I admit (and I don’t think I’m in the minority) that if you asked what I knew about Yiddish theatre I’d probably look blank then mutter something about Topol and Tradition.
With one of its early hits – Treasure – being revived at the Finborough Theatre, director Alice Malin has written a valuable introduction to Yiddish theatre exploring its popularity and its radicalism. Wildly popular in the late 1800s and early twentieth century, theatre in Yiddish captured a folklore and spirit of predominantly Eastern European Judaism, and had particular success in London’s East End where dedicated punters – particularly Russian Jewish refugees – would apparently queue round the block. Its proliferance reduced in the mid/late twentieth century in parallel with the decline of Yiddish as a spoken language, and – barring the odd revival – the Yiddish canon remains largely unperformed today.
Written in 1906, David Pinksi’s Treasure – adapted here by Colin Chambers – was a Yiddish classic of its time. A small-town fable, it follows Judke, a gravedigger’s son, who claims to have discovered a stash of gold sovereigns while burying his pet dog. He turns over the coins and their location to his sister, Tille, who embarks on a spending spree so lavish that the rest of the town is convinced she must be sitting on a bigger fortune than she actually is. “I just want to buy myself an ever so modest husband,” Tille declares. Cue a steady stream of money-chasers – the matchmaker, the charity collectors, the president of the congregation, and the wonderfully described “Chief Citizen and Capitalist” Soskin – each after a piece of the mythical fortune.
For the most part, Treasure effectively functions as a series of credits and deferments: the credit Tille gains through her apparent fortune; the deferred belief that the stash is as big as she claims; the taking-for-granted that the money will be found and the financial potential realised. Tille sees through the greed that underpins social expectations and manipulates it to her own ends (albeit ends that, through their overbearing focus on marriage, might ultimately reaffirm the patriarchal constructs she has sought to out-wit), with Pinski taking satirical pot-shots at the claimants to her wealth en route.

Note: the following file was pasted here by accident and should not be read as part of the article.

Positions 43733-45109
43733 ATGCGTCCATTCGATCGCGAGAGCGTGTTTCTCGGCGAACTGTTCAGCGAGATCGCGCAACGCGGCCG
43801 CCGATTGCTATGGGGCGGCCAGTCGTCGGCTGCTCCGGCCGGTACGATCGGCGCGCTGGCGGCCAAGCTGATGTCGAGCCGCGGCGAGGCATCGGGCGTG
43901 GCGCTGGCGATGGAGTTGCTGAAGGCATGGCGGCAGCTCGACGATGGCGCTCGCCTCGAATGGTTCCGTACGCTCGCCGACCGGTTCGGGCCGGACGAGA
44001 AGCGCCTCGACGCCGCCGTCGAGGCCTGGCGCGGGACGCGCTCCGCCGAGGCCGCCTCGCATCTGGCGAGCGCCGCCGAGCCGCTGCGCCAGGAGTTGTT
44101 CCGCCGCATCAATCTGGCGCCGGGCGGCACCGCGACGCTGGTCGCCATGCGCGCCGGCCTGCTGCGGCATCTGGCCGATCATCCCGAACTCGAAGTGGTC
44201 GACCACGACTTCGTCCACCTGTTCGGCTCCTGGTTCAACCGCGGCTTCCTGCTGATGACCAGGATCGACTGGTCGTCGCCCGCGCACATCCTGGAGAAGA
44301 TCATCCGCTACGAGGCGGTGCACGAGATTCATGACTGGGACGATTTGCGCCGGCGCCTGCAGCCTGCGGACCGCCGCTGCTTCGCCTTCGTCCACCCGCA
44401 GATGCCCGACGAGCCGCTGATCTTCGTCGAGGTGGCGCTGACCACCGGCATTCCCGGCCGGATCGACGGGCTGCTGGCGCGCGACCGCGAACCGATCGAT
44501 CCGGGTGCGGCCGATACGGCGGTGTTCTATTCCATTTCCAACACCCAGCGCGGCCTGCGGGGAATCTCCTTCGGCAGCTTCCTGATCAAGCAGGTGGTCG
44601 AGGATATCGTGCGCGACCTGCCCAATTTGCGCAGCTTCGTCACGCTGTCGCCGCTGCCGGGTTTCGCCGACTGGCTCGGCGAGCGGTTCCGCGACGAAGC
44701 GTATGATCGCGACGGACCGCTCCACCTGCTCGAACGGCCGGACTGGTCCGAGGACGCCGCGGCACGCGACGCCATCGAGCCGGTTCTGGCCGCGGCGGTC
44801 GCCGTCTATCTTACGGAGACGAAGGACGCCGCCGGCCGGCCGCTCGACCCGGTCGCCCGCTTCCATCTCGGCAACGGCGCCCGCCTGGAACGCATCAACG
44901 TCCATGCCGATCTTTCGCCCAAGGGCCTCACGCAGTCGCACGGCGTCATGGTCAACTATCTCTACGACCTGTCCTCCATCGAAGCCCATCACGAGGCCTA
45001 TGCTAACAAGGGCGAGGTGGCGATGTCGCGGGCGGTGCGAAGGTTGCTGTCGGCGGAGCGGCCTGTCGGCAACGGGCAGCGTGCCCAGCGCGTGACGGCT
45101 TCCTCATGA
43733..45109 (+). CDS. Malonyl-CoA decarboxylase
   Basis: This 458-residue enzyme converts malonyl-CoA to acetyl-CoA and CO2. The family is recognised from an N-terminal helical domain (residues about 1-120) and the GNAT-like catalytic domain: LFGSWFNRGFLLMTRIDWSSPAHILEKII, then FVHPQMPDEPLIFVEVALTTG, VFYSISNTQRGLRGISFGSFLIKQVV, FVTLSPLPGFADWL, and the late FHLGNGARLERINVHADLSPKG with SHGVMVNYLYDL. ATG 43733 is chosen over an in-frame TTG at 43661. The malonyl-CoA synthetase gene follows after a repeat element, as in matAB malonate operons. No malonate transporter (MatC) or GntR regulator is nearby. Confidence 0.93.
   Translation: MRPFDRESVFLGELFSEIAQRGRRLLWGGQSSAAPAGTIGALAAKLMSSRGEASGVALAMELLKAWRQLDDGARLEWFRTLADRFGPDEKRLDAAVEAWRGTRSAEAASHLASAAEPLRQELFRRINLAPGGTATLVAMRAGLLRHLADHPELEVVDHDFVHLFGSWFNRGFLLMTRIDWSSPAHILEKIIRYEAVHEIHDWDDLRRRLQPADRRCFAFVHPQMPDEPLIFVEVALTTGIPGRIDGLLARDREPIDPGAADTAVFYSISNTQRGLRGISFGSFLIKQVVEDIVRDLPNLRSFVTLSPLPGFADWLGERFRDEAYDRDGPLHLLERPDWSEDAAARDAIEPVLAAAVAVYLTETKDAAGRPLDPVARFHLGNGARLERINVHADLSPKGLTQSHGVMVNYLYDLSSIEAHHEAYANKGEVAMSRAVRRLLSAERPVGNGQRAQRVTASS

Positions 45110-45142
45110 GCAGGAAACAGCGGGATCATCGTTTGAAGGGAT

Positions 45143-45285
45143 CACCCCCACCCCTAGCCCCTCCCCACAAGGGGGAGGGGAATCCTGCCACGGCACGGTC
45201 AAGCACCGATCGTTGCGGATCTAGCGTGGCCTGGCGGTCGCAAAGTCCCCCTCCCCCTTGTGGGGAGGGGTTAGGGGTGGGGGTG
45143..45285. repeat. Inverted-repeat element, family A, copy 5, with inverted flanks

But Tille’s narrative is swamped by an over-long and over-written script that rarely gives Olivia Bernstone’s central performance a chance to breathe. It’s unclear whether Treasure’s stodginess is a hangover from Pinski’s original text or Colin Chamber’s adaptation, but between them they’re guilty of a serious lack of pruning. With the exception of the final scenes, where Malin’s production revels in the half-light of a graveyard treasure hunt and pins its conclusion to the living dead, Treasure operates using the same basic formula for scene after declarative scene, as a new character enters to pronounce judgement on the moral quandary. Perhaps in its own time the cumulative effect of this approach might have carried more resonance, with seemingly every member of the village chipping in to create a sense of the entire community being seen on stage. But to a contemporary audience such resonance is lost, and the stuffiness of Chambers’ adaptation coupled with Malins’ period staging fails to offer much to cling onto beyond a basic and familiar tale of greed.
A more radical or expansive production – or frankly just a different design – might have polished things up; but here, with a cast of 17 fighting for stage space on a set that’s already so big for the venue that an audience member tripped over it pre-show, it feels little more than a stuffy curio. No matter how convincing Malin is about the importance of rediscovering Yiddish work – and how intriguing the work of Pinski’s contemporaries sounds – this particular script does little to enrich us; Treasure should have remained buried.